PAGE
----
The farmers of Punjab are largely dependent on the commission agents, reiterated an official directly associated with the procurement system in Punjab, on conditions of anonymity. “The agents supply the much-needed money to the farmers all year around. They advance loans to the farmers and the relationship runs on mutual consent,” he explained.
“Commission agents are our day-night ATMs,” Kulwant Singh, a farmer from Raike Kalan village, Bathinda district in Punjab, told Gaon Connection. “Recently, people from the society [agricultural co-operative societies from where farmers get fertilisers, seeds, etc] approached me with a form where I had to declare that I am willing to take the payment directly from the government. But I refused,” said the farmer who cultivates wheat in 16 acres (6.4 hectares) of land.
The Central government’s department of consumer affairs clarified in a statement on February 18: “The government has no intention to remove the commission agents in Punjab and Haryana and no direction has been issued to abolish them from the mandi system. Direct payment will not affect the agents’ commission or mandi fee. It only strengthens the system of payment in more transparent ways,” it stated.
This year (2021-22), the central government has estimated it will procure 42.74 million metric tonnes (427.363 lakh metric tonnes) of wheat at MSP. Of this, 13 million metric tonnes is estimated to be from Punjab and 8 million metric tonnes from Haryana. Nearly a sum of Rs 240,000 million as MSP payment for wheat will be paid into farmers’ accounts in Punjab. The procurement this year is 9.56 per cent higher than the 39 million metric tonnes in the previous year (2020-21).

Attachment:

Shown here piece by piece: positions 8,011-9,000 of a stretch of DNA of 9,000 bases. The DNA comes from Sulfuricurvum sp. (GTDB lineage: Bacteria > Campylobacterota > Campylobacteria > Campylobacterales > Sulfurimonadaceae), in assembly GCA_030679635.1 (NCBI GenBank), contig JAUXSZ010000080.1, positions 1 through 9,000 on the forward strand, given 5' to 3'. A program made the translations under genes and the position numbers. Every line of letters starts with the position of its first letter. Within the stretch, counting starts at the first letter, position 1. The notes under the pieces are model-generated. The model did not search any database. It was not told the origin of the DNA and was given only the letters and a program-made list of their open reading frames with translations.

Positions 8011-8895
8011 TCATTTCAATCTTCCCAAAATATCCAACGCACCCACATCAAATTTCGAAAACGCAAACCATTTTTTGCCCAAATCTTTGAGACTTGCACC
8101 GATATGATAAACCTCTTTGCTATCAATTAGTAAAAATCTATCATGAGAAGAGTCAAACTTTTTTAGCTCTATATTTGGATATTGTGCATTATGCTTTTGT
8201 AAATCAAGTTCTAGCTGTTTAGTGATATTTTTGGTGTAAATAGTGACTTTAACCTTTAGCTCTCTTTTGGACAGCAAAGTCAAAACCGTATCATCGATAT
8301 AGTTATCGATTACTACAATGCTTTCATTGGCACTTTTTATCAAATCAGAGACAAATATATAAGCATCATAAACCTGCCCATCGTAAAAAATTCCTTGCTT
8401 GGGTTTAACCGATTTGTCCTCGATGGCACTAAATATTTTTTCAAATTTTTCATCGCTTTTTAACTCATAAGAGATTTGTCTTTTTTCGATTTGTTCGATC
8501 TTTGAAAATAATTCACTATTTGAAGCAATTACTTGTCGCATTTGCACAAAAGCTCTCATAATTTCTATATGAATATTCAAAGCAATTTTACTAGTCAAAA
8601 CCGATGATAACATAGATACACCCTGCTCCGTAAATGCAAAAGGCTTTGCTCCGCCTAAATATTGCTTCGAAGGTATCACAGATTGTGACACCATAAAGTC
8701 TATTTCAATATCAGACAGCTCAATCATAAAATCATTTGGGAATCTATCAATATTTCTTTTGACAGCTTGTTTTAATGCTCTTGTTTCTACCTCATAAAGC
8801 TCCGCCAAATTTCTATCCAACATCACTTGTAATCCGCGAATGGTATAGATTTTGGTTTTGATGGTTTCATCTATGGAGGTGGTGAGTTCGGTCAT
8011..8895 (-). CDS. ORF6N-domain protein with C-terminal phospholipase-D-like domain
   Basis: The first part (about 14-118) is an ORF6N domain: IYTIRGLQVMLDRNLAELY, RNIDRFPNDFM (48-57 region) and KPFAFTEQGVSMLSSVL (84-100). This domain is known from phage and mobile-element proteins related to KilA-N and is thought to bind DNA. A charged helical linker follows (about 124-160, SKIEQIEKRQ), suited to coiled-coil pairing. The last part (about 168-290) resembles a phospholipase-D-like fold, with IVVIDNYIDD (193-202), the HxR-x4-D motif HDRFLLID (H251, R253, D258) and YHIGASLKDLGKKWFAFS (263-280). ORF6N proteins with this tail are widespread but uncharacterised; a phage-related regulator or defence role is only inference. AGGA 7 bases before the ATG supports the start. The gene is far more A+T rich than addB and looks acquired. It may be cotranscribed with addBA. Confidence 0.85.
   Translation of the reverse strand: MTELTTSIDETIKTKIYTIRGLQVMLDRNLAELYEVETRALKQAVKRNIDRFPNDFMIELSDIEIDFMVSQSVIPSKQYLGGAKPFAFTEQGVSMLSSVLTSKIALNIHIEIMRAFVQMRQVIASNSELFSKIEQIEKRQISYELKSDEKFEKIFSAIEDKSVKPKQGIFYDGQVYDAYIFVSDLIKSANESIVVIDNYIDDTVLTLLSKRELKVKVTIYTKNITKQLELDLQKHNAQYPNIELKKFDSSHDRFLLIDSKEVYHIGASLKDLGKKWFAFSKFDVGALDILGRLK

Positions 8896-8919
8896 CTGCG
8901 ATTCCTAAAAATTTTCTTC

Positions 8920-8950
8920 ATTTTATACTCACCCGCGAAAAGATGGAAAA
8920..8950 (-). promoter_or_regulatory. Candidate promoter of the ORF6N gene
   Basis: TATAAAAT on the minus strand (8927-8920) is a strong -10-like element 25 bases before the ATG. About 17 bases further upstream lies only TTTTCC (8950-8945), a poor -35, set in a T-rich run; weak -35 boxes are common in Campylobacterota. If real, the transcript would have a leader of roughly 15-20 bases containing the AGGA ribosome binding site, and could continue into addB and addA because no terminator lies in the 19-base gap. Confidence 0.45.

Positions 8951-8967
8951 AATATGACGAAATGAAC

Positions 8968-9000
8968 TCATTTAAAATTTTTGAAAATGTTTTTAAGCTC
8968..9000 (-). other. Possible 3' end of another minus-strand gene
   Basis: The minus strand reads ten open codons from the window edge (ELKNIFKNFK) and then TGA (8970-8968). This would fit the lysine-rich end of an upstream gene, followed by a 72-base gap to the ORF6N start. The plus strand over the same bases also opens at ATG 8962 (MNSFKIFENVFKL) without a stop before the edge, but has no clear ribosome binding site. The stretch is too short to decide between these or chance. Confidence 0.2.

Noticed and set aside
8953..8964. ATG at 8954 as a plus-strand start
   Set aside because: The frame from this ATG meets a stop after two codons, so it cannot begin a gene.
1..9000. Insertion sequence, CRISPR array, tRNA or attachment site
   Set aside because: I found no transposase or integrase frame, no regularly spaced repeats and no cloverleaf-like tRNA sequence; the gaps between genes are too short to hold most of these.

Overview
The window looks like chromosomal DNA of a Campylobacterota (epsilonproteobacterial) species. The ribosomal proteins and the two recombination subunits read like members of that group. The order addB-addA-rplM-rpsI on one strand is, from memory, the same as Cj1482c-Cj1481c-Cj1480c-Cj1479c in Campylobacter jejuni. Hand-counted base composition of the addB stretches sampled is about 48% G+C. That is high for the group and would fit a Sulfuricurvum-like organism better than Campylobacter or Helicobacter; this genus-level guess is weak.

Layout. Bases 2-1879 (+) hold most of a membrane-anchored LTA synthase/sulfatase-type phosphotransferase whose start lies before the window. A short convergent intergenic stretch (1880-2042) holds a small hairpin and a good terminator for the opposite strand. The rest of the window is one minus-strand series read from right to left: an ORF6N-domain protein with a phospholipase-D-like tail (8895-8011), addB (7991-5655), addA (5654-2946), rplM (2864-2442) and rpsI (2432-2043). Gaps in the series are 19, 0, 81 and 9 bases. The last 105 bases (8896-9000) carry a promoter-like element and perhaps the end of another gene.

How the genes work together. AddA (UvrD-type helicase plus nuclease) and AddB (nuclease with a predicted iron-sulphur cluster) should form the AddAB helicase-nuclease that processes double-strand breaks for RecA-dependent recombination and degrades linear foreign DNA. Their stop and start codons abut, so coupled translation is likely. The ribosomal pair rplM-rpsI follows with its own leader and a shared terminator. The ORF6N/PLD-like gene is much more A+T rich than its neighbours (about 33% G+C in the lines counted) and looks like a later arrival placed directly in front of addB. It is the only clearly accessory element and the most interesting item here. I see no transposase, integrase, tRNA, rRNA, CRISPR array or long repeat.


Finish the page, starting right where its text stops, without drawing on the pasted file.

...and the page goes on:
The online transfer process was initiated as far back as 2012 by the United Progressive Alliance (UPA) government, and many states adopted the system from 2015-16. However, Punjab and Haryana resisted it and, until now, in Punjab, the FCI and the state government pay the commission agents who then transfer the money to the farmers. Haryana has already started initiating the online transfer process.
According to the Punjab Aadhatiya Sangh, the amended APMC Act 2020 in Punjab gives farmers the option to take money directly from the government agencies, but the farmers prefer not to. Government payment is invariably delayed and the farmers who need immediate money for cultivation, are dependent on the agents who bail them out with financial aid.
The APMC Act of Punjab was amended in 2020 which made it mandatory for the agents to send 100 per cent of the payment at MSP to the farmers without any deduction. The payment for paddy during the last kharif season was made this way, Anandita Mitra, former director of food, civil supplies and consumer affairs of Punjab, told Gaon Connection. She reiterated the Union government’s stand that it would bring transparency to the system.
It would also discourage the smuggling of produce from outside to be sold at MSP in the Punjab mandis like it happened in the last paddy season, when truckloads of paddy came in from other states such as Uttar Pradesh and Bihar to Punjab and were confiscated.